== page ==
the music itself. Shows were also extensively bootlegged, and not
surprisingly the Dead closed out their Warners contract with
back-to-back concert LPs a 1971 eponymous effort and 1972's Europe '72.
The latter release was the final Dead album to feature Pigpen McKernan, a
heavy drinker who died of liver failure on March 8, 1973; his
replacement was keyboardist Keith Godchaux, who brought with him wife
Donna Jean to sing backing vocals. 1973's Wake of the Flood was the
first release on the new Grateful Dead Records imprint; around the time
of its follow-up, 1974's Grateful Dead From the Mars Hotel, the group
took a hiatus from the road to allow its members the opportunity to
pursue solo projects. After returning to the live arena with a 1976
tour, the Dead signed to Arista to release Terrapin Station, the first
in a series of misguided studio efforts that culminated in 1980's Go to
Heaven, widely considered the weakest record in the group's catalog so
weak, in fact, that they did not re-enter the studio for another seven
The early '80s was a time of considerable upheaval for the Dead the
Godchauxs had been dismissed from the lineup in 1979, with Keith dying
in a car crash on July 23, 1980. (His replacement was keyboardist Brent
Mydland.) After a pair of 1981 live LPs, Reckoning and Dead Set, the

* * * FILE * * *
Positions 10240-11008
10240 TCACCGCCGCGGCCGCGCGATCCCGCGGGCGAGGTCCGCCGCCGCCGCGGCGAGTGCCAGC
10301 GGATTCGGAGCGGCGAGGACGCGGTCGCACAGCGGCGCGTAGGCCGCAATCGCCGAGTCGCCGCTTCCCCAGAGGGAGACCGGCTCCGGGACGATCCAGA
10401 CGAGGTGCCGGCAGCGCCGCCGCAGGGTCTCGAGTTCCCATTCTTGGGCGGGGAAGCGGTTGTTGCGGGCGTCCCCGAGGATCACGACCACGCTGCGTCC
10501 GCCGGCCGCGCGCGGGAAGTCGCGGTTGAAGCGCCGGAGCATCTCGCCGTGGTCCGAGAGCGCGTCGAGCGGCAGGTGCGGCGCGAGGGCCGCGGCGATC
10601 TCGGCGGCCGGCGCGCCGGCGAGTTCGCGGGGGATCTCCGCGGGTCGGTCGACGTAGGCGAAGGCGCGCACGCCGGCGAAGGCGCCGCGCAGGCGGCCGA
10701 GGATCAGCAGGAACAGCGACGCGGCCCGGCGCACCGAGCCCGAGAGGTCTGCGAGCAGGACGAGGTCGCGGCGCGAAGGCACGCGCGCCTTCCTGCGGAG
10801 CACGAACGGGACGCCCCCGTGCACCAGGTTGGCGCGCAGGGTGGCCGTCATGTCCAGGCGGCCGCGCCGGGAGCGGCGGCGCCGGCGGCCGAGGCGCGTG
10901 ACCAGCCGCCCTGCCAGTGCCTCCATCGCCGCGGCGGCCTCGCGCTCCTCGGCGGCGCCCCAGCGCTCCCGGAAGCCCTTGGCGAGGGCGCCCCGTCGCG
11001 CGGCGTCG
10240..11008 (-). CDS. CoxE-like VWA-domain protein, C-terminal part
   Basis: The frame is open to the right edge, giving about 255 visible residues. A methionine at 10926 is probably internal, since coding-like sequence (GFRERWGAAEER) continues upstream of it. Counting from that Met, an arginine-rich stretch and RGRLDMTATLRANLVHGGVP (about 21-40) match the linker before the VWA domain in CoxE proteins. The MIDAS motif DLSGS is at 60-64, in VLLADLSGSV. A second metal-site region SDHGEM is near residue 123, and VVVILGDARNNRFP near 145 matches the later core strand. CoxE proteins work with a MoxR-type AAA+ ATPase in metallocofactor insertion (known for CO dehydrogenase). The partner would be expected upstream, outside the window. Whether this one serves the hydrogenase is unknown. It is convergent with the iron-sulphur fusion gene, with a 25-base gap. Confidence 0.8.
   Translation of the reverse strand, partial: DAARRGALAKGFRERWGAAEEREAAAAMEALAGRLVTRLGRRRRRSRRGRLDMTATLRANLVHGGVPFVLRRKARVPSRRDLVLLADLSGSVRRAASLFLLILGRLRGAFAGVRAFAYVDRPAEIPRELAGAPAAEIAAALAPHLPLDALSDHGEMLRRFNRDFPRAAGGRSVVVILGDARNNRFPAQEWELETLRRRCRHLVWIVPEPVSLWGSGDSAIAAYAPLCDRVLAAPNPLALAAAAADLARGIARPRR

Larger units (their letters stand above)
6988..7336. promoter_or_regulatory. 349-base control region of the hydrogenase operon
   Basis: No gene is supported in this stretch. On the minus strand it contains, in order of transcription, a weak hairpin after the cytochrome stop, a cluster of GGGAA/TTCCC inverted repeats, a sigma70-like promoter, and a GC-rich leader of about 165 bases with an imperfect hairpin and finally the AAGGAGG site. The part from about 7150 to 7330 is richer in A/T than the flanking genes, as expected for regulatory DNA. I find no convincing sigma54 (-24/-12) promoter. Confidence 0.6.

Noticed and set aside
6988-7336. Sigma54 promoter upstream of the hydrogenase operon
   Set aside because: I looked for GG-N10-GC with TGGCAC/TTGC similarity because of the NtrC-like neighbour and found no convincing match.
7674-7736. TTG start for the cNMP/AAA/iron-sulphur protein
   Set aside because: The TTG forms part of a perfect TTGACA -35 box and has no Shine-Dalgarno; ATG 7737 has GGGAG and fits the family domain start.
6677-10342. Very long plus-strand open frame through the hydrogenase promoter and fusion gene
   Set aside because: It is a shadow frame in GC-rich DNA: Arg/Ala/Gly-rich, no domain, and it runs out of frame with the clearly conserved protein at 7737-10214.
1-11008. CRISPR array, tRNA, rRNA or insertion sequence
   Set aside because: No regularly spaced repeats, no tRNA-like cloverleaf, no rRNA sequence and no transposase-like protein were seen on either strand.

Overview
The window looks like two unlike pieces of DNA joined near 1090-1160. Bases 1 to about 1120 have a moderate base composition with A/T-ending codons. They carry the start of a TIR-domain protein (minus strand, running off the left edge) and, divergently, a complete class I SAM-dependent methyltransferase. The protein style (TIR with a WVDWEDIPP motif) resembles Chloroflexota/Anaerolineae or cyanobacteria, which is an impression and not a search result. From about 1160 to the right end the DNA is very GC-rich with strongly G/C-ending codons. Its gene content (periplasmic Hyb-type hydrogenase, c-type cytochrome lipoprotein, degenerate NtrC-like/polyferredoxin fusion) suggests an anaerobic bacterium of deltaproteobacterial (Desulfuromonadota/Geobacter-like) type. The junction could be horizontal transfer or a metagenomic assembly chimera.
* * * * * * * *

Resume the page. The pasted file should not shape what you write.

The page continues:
group released no new recordings until 1987, focusing instead on their
touring schedule despite the dearth of new releases, the Dead continued
selling out live dates, now playing to audiences which spanned
generations. As much a cottage industry as a band, they traveled not
only with an enormous road crew but also dozens of friends and family
members, many of them Dead staffers complete with health insurance and
other benefits. Still, the Dead were widely regarded as little more than
an enduring cult phenomenon prior to the release of 1987's In the Dark;
their first studio LP since Go to Heaven, it became the year's most
unlikely hit when the single "Touch of Grey" became the first-ever Dead
track to reach the Top Ten on the pop charts. Suddenly their videos were
in regular rotation on MTV, and virtually overnight the ranks of the
Deadheads grew exponentially, with countless new fans flocking to the
group's shows. Not only did concert tickets become increasingly tough to
come by for longtime followers, but there were also more serious
repercussions the influx of new fans shifted the crowd dynamic
considerably, and once-mellow audiences became infamous not only for
their excessive drug habits but also for their violent encounters with